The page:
DBAE (Discipline-Based Art Education) Verses TAB (Teaching for Artistic Behavior):
Two Approaches to Art Education

Joni H. Hough

University of North Carolina at Charlotte
ARTE 5121
Dr. David Gall
December 10, 2009

 Discipline-based art education (DBAE) has been the leading framework for art education for the past twenty-five years.  According to Day (as cited in Stankiewicz, 2000),
…the discipline-based approach has influenced the National Standards for Arts Education, the framework for the recent National Assessment of Educational Progress in the arts, the National Board for Professional Teaching Standards guidelines for art certification, as well as state art guidelines, district art programs, and the art teaching of many individuals (p. 311).
Teaching for Artistic Behavior (TAB) is a choice-based approach to art education (http://teachingforartisticbehavior.org/, 2009).  This paper will compare and contrast these two methods to art education.
In 1982, the J. Paul Getty Trust established the Getty Center for Education in the Arts (Duke, 1988).  According to Duke (1988), “Unlike a grant-making foundation, which funds the programs of others, the primary purpose of the Getty is to create and operate its own programs” (p. 7).   “By the mid 1980s, the Getty Center for Education in the Arts…became a major catalyst for reform in art education” (Delacruz & Dunn, 1995, p. 46).   Duke (1988) states,
The Center found that the status of art education had declined alarmingly.  Most students spend 12 years in school during which they receive some 12,000 hours of instruction in all subjects.  Less than one percent of this time is spent in studying any of the art forms, and 80 percent of all students who graduate from public high schools have little, if any, instruction in the arts at all... Moreover, arts instruction in many places has been limited to teaching technical skills for making art - not to teaching students about the historical and critical aspects of art as well. While studio-oriented art may have been a satisfying experience for a few innately gifted students, it meant that children were not receiving sufficient instruction in the cultural and historical contributions of art or in how to analyze, interpret, and value works of art (p. 7).
DBAE became the art program championed by the Getty Center for Education in the Arts.  DBAE had the full weight of the Getty Center for Education in the Arts behind it with programs for public advocacy, professional training, the creation of DBAE model programs, theoretical research, and curriculum (Duke, 1988).

Through DBAE, the Getty Center for Education in the Arts would change the face of art education.  According to Delacruz and Dunn (1995),
In 1987, in the special Summer issue of the Journal of Aesthetic Education devoted to aspects of DBAE, Gilbert Clark, Michael Day, and Dwaine Greer boldly spelled out the theory of DBAE. According to Clark, Day, and Greer (1987) discipline-based art education draws content from four foundational disciplines-art studio, art history, art criticism, and aesthetics-as these disciplines are defined by a community of scholars and experts who have devoted themselves to inquiry in these fields of study. Formal written curricula in the visual arts should be developed for all grade levels within the school district. Curricula should be structured sequentially and hierarchically, and implemented on a district-wide basis. Student achievement and program effectiveness should be formally and systematically assessed and evaluated (p. 47).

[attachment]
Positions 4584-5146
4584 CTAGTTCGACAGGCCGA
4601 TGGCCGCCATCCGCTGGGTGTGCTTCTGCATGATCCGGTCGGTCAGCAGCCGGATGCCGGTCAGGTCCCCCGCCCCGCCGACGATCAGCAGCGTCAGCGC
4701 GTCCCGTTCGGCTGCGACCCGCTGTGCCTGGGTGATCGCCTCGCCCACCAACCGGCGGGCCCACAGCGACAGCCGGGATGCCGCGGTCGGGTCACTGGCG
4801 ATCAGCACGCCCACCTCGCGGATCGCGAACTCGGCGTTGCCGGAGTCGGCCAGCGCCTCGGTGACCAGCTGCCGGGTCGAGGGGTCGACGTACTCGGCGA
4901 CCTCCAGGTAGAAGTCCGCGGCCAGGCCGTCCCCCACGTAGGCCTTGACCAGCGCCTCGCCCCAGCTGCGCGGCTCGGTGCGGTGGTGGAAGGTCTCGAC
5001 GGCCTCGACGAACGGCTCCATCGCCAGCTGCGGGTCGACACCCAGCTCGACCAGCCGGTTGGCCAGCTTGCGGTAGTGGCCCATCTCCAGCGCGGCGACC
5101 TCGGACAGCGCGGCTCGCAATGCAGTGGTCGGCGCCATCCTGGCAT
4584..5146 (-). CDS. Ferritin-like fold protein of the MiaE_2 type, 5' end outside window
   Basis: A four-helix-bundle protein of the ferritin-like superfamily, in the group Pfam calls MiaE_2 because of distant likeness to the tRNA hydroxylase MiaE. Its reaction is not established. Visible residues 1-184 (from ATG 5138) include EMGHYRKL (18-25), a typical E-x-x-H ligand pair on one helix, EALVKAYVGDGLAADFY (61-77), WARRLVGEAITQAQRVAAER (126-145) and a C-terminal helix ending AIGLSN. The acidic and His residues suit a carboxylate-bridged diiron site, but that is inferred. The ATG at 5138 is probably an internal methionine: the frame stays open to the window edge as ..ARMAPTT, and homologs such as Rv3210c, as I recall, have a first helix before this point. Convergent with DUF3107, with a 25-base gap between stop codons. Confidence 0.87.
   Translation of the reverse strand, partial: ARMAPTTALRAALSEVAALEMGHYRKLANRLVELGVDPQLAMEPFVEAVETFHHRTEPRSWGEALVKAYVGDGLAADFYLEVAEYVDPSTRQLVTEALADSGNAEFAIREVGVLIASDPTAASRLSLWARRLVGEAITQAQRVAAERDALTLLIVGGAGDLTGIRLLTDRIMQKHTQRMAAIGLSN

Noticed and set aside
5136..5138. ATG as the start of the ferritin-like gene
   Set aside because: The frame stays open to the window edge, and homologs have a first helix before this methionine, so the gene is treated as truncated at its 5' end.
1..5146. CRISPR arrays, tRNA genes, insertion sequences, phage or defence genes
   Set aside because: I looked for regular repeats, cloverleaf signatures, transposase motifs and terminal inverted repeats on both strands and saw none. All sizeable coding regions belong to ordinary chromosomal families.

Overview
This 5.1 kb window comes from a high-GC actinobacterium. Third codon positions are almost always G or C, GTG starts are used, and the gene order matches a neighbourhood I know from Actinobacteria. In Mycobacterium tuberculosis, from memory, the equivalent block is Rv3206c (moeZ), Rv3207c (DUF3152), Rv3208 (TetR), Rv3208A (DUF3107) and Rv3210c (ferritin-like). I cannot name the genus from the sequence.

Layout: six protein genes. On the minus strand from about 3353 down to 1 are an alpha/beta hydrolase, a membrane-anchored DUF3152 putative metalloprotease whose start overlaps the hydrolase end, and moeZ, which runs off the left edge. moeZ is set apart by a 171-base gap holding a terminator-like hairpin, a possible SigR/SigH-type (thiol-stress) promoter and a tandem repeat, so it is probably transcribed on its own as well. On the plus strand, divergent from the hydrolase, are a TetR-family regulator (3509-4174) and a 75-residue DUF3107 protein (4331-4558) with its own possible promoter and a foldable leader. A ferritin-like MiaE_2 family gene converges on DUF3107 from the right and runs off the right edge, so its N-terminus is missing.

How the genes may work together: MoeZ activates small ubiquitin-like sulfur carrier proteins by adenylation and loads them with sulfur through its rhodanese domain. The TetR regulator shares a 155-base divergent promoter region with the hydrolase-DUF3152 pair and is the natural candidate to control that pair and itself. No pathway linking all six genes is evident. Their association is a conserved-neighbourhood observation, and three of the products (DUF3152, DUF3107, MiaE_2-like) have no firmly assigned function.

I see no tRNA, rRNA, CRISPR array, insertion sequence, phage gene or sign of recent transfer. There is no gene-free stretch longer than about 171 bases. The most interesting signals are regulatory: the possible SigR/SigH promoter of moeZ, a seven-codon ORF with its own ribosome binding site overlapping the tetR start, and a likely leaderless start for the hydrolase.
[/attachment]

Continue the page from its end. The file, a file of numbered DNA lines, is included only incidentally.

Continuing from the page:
DBAE elevated art education to a new status.  It was now an actual discipline, with a testable curriculum.  Hamblen (1987) maintains that, “The language of DBAE is one of a no-frills, no-nonsense program that leaves little doubt that budgeted money will be well-spent and that there will be no hedging on what needs to be done and what will be accomplished” (p. 69).
During the late 1980s and the early 1990s, DBAE flourished, but it was not without its critics.  Hamblen (1987) states,
 In my opinion these educational perspectives alone are not adequate to the needs of a pluralistic society undergoing rapid change and requiring a variety of types of input and a variety of view-points. These rationalistic perspectives do not allow for curriculum choices being problematic and open to dispute and challenge (p. 69).
Hamblen (1987) further condemns the art criticism aspect of DBAE, maintaining,
Considering, however, that children will be studying exemplars, this aspect of art criticism is also predetermined in that children will be asked to evaluate what has already been given validation by the learned. Focusing on what is deemed to represent the aesthetic heights of a culture could give students a distorted view of art and a view that has little resemblance to the world in which they live (p. 72).